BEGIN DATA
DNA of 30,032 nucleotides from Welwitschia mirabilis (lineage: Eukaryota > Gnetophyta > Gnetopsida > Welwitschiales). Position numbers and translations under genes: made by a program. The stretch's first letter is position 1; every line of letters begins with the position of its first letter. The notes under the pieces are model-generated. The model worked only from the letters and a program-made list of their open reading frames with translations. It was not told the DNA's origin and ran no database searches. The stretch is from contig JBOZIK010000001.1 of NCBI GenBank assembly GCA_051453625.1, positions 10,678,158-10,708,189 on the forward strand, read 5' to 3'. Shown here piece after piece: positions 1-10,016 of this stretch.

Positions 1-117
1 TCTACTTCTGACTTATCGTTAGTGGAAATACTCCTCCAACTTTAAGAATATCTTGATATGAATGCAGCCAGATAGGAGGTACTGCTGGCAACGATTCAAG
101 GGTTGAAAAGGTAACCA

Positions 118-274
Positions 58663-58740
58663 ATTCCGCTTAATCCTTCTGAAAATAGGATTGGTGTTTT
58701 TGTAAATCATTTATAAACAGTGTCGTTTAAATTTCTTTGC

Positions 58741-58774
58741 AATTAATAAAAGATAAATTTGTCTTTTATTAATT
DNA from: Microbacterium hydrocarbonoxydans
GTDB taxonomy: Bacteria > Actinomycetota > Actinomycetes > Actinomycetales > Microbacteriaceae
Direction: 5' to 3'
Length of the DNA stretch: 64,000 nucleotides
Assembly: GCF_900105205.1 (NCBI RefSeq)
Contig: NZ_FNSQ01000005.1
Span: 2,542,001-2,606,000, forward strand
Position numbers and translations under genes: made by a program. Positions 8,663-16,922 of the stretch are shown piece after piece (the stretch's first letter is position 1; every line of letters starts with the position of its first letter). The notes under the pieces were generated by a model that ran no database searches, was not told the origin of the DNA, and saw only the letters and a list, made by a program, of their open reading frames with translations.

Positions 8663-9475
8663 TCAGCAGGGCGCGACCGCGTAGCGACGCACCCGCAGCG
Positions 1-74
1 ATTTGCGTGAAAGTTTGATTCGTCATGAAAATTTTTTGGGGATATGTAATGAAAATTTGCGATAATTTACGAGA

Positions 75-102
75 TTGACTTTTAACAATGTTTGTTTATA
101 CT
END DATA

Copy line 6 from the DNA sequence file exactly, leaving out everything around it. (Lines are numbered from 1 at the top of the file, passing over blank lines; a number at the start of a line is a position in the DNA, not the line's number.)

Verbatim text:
Positions 58663-58740